Many companies implementing a distributed SCM process make the mistake of checking source code into their SCM repository before they validate the code through a compile and link process. Checking in source code that does not compile is honestly, a waste of time. I call it the garbage in/garbage out method. The goal of SCM is to match your production source code to your production executables. This goal should be kept in mind when implementing your SCM process.
So many companies have a very complex SCM process with tightly managed approvals. But when it comes time to roll out binaries to production, they have no idea how those binaries were created. What you need is the ability to run a footprint of your production executables showing all artifacts used to create those binaries. That footprint should show the versions of the files that were found via your SCM repositories and audit all files that were used to create the binary but were not stored in your SCM repository.
Build your code as part of your SCM process. This is the only way to know if the code you are spending time and money to manage is actually executing in your production environment. The mainframe community has gotten this right for the last 20 years. It is time for the distributed developers to sort out a 100% complete SCM process.
There were several good comments, most of them tacking positions for or against, and a few adding some more insight. I responded as follows ...
I wrote a paper for the CM Journal on this very issue a few years back (Nov 2003). It was entitled Codeline Merging and Locking: Continuous Update and Two-Phased Commits
It talks about what we ideally want to have done by the time we try to commit our changes to the codeline (shared/team integration branch) and some of the different strategies (patterns) and trade-offs for how to ensure correct, complete & consistent results while still trying to be as practical as possible regarding complexity and overhead.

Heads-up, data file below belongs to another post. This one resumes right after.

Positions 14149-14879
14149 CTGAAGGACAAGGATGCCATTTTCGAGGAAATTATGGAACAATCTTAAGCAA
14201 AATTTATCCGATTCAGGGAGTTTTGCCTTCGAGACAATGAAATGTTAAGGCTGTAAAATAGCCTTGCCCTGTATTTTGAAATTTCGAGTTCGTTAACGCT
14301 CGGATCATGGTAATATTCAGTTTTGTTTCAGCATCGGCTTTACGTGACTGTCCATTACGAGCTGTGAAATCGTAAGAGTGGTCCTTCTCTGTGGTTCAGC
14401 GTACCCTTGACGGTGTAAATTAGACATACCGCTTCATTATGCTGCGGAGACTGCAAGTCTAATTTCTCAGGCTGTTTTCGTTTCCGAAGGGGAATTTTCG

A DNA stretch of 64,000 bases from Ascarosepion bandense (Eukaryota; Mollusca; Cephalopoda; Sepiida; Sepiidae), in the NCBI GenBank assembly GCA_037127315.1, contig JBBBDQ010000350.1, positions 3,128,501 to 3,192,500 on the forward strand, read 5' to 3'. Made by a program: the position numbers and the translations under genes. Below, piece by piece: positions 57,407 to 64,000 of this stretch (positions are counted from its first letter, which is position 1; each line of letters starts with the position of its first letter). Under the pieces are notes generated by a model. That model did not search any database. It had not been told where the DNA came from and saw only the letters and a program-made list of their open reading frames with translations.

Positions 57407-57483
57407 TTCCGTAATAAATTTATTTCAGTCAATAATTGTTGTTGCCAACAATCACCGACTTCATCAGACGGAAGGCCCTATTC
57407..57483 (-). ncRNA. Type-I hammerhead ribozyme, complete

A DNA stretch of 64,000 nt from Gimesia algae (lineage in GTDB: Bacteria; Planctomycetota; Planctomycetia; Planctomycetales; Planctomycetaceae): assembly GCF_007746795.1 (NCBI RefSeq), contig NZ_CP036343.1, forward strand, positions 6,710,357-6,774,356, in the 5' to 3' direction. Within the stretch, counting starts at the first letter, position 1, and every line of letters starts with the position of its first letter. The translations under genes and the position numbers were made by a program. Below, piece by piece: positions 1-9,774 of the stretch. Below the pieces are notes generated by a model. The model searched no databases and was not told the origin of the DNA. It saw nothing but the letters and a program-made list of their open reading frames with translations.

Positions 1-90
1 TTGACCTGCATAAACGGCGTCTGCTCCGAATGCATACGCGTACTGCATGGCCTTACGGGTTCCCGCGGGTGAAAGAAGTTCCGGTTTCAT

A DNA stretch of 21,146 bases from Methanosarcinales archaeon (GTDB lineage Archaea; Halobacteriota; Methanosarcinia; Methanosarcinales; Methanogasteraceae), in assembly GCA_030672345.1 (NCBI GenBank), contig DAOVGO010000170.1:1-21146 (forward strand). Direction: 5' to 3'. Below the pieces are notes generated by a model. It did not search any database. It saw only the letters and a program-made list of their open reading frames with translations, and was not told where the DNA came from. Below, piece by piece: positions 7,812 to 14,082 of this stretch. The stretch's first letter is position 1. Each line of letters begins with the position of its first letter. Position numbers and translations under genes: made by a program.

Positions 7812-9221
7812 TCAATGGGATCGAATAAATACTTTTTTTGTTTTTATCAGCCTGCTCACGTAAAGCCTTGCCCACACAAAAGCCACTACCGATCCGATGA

It does not however discuss the issue of "synchronous" versus "asynchronous" build+regression-test as part of the commit operation. It assumes "synchronous", where you must successfully build+test *before* the commit operation is considered complete (which is what Tracy is talking about here).
Another approach is "asynchronous", which is what many CI-server implementations do: allow the commit complete (perhaps after doing only an incremental build), but then behind the scenes immediately "kickoff" a more rigorous/complete build which then raises a visible alert upon failure (which should then be fixed *immediately*).
Rather than an either/or approach (building before commit -vs- building after commit), what is becoming more common for larger projects & codebases is a "staged continuous integration approach" such as those described by the following:
- Multi-Stage Continuous Integration, by Damon Poole, December 2008, Dr. Dobbs Journal
- Staged CI and the Build & Release Pipeline, by Maciej Zawadski, September 2008, Dr. Dobbs Journal
- Is Pipelined Continuous Integration a Good Idea?, by Amr Elssamadisy, September 2007 from InfoQ.com
- When to use Staged Integration, by Johanna Rothman, September 2007
- Staged Builds with Cruise-Control, by Paul Duvall, April 2007
- Staged CI Stories at Java Ranch Other references on Scaling Continuous Integration:
- Measuring Continuous Integration Capability, Bas Vodde
- Does Continuous Integration Scale to Enterprise Projects? [blog-article containing a whitepaper "PDF"]
- Large-Scale Continuous Integration, by Damon Poole, CM Journal, January 2009, Vol. 8 No. 1
- Avoiding Continuous Integration Build Breakage Patterns, by Slava Imeshev
- CI Strategies: stage your builds
- Staged Resilient Build Approach
- Unbreakable Builds